Ethanol Lobby Expects Opponents to Ask EPA to Suspend Law
The Renewable Fuels Association, the largest U.S. ethanol trade group, said it expects livestock and poultry industry supporters to ask the Obama administration to suspend the nation’s ethanol requirement as early as today.
The groups may ask the Environmental Protection Agency to waive the mandate requiring refiners to use 13.2 billion gallons of ethanol this year and 13.8 billion in 2013 because of higher corn prices caused by drought in the grain-rich U.S. Midwest.
Corn prices jumped to a record $8.1225 a bushel on the Chicago Board of Trade on speculation that U.S. yields may fall 18 percent below the government’s estimate on July 11, according to a Bloomberg survey. A supply shortage would raise costs for ethanol producers and food processors.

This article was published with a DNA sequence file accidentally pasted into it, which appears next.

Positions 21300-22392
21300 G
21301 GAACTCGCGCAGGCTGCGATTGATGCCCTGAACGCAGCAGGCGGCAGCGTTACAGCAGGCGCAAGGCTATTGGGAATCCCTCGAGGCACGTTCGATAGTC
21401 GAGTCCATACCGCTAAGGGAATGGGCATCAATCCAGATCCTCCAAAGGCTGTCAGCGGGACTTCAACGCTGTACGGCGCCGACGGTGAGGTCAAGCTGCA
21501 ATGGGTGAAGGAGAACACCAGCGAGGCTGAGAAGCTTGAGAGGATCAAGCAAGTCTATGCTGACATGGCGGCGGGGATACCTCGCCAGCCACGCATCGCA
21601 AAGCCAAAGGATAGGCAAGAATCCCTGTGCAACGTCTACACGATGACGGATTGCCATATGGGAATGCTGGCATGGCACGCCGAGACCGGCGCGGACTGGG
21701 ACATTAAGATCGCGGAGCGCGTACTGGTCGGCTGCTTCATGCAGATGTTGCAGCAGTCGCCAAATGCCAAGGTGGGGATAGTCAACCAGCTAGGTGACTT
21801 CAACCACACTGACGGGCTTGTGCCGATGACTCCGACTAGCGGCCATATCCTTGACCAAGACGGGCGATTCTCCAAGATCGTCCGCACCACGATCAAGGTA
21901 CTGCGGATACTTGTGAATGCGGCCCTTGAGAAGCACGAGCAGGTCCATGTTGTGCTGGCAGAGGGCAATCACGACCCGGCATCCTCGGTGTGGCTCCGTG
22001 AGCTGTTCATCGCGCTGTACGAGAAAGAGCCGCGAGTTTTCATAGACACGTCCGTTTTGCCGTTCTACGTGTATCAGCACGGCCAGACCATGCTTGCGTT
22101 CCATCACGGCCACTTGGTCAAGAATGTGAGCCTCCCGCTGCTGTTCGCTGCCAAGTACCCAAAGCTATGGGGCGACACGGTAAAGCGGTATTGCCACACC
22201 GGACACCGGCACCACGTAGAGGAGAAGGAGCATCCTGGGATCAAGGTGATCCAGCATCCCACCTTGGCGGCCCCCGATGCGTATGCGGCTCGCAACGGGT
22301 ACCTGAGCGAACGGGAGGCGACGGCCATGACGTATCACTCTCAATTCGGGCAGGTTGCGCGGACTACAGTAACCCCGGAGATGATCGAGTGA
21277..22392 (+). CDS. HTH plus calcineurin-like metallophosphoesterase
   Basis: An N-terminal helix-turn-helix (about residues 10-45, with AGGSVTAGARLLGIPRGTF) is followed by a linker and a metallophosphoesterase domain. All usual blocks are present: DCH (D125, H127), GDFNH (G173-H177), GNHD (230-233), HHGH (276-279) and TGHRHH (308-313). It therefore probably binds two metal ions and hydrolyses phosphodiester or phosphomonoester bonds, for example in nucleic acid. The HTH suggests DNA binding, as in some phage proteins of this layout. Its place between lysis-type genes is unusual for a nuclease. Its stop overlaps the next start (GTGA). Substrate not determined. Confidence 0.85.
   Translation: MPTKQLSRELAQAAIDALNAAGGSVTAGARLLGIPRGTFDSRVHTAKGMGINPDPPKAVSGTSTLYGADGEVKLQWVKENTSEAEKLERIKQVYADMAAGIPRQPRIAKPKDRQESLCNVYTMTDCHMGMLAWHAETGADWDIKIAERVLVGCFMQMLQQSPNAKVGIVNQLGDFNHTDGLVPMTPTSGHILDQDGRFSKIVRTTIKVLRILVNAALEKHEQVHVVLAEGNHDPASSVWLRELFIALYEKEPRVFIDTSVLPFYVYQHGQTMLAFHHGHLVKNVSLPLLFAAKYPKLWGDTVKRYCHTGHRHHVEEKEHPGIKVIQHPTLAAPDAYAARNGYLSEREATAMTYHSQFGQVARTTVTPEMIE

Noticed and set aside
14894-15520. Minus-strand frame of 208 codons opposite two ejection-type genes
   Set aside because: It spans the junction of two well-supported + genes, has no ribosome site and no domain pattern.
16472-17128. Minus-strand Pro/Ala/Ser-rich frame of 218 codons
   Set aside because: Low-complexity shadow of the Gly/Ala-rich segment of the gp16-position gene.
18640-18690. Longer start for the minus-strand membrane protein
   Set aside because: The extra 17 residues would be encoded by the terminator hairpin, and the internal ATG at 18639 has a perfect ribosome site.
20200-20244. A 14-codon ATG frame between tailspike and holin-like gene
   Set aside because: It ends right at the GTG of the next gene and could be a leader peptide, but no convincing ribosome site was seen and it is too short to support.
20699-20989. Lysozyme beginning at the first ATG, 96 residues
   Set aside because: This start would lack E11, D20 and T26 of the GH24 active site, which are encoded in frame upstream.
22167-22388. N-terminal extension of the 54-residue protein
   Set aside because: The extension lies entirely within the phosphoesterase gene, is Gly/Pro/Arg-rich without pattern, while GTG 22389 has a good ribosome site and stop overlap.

Livestock and poultry producers have scheduled a conference call with media members today at 11 a.m. New York time to outline plans to “address a short corn supply.”
Matt Hartwig, a spokesman for the Washington-based Renewable Fuels Association, said “we are expecting” the livestock and poultry groups to seek a waiver.
Arkansas Governor Mike Beebe supports the concept of suspending the mandate, which is formally known as the Renewable Fuels Standard, Matt DeCample, a spokesman, said today in a telephone interview.
“We do plan to get word to EPA” that it should suspend the RFS, DeCample said.
He said the governor may contact the agency on his own or may join with lawmakers from other states to petition the EPA to cease the blending requirement because of corn prices.
Ethanol producers have responded to higher feedstock costs by slashing output 17 percent to 796,000 barrels a day in the week ended July 20 from a record 963,000 on Dec. 30.
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